We’re not even a nonprofit, because we want to make sure we’re writing to satisfy our readers, not satisfy a grant-renewal officer at a giant foundation somewhere.

The success of Hell Gate isn’t going to be determined by whether we’re making money for anybody else. We are worker-owned. Revenue goes straight to sustaining our work. We want more revenue because we want to commission more work and bring on more worker-owners, but we’re not trying to get rich. Money in, journalism out. Hell Gate is a simple machine. Our business plan? We’re going to convince people that what we’re doing is so important and entertaining that it’s worth a few dollars a month to read Hell Gate. We’re going to convince enough people of this that it pays our bills.

There are reasons to think this might work! Journalists everywhere are ditching their newsrooms and making a go of it publishing their own newsletters on platforms like Substack. We love the prospect of reader-supported reporting this model offers. We don’t love the atomization of news and all that it entails: a media ecosystem frothy with microscopic filter-bubbles; readers’ inboxes choked with a thousand discrete newsletters; reporters typing in joyless solitude from their couches, bereft of all the benefits that accrue from having a team of colleagues who sharpen each other’s ideas, challenge each other’s assumptions, and give each other courage.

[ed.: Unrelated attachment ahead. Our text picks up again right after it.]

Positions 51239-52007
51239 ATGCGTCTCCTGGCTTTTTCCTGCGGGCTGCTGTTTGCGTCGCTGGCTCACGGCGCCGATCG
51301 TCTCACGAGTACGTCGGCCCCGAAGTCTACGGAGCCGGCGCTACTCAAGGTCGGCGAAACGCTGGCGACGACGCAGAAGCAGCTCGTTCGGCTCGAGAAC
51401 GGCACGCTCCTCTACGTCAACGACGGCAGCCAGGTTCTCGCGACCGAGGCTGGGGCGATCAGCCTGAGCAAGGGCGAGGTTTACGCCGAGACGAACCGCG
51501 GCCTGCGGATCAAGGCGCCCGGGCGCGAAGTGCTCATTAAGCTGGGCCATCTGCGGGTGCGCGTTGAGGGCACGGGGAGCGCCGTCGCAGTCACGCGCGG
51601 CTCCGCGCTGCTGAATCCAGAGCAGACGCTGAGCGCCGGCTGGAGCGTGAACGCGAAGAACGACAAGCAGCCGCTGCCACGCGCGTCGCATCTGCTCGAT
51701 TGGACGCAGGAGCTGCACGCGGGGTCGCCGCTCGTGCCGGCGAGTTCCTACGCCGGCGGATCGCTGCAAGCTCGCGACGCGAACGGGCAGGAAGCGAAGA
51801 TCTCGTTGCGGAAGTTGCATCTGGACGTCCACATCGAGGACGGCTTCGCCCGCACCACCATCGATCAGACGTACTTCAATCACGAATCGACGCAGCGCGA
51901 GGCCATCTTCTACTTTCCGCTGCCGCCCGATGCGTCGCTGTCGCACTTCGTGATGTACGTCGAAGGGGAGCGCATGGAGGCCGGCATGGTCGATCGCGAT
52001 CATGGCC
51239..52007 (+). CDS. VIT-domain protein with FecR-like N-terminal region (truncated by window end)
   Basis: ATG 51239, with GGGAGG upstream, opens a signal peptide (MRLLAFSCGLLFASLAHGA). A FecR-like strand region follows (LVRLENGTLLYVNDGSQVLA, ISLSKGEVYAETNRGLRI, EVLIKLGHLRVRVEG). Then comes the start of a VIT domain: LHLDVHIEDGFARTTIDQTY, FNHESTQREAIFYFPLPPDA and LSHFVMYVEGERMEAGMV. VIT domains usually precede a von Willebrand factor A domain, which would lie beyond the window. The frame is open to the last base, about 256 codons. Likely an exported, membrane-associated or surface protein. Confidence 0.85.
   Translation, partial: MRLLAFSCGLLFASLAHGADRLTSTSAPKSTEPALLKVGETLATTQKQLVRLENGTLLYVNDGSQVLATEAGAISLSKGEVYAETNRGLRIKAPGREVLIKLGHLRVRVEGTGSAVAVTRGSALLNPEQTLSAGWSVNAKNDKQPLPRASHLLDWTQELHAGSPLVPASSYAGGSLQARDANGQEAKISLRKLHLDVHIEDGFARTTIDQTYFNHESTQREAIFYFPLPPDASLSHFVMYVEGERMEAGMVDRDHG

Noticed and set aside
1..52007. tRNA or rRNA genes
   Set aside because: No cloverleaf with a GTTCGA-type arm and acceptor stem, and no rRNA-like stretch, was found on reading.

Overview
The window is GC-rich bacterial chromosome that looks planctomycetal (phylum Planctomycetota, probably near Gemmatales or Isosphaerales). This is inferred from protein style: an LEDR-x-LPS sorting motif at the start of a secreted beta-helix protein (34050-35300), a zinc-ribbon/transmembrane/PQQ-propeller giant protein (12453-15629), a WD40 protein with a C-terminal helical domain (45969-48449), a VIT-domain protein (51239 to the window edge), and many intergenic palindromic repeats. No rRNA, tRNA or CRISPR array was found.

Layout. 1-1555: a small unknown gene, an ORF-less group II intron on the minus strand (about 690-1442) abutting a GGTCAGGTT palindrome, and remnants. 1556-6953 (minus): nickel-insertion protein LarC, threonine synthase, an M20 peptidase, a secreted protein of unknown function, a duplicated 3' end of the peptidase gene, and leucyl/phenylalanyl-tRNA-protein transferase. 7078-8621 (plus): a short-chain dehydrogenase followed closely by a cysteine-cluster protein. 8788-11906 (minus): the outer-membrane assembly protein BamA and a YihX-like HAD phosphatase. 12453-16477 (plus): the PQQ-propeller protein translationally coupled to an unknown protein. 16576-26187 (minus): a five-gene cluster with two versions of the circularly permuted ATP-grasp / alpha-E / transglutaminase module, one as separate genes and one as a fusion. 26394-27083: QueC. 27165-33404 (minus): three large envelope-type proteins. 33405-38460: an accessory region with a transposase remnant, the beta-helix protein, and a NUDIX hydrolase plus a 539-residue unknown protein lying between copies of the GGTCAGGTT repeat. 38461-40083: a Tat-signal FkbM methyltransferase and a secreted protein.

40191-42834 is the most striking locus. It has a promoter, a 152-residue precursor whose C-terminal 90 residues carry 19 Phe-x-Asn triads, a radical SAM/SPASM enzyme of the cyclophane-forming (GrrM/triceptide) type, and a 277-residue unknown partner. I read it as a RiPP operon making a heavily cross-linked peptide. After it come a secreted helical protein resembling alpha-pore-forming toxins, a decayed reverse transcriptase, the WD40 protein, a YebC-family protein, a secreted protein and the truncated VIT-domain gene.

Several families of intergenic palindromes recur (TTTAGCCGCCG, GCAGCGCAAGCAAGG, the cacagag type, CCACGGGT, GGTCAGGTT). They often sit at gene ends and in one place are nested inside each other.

We’re running on our own money this month. (One of us, a former shop steward who was abruptly “laid off,” received a chunk of change after they settled their National Labor Relations Board complaint against a beloved NYC public radio station.) If you want to help pay for outstanding journalism now, please give to our Tip Jar. In June, we’re going to institute a paywall. You’ll get a few free stories a month, then you’ll have to give us your email, if you haven’t already, to read a few more, and then, if you’re slurping up so much Hell Gate slop that you still need more, we’ll ask you for six bucks.

Is it going to work? Honestly, we have no idea. It might not! We’re betting that New York City needs and wants what Hell Gate offers. We’re having the time of our lives trying to give it to you, and are prepared to bust our asses and sleep very little while we do it.

In a just and orderly universe, these things would guarantee that Hell Gate survives and thrives. To our ever fresh dismay, we live in this universe, so there is no such guarantee.. There’s just all of you, and whether or not you like what we’re doing, and whether you want us to keep doing it so much that you’re prepared to help. Please tell your friends about us. Please keep bringing us the stories that need to be told. Please stay with us into Phase II. The real Phase II. Not Hell Apes. The Hell Apes were a joke. We don’t have any Hell Apes, stop asking.

Lots of love,

Hell Gate (Christopher Robbins, Esther Wang, Max Rivlin-Nadler, Nick Pinto, & Sydney Pereira)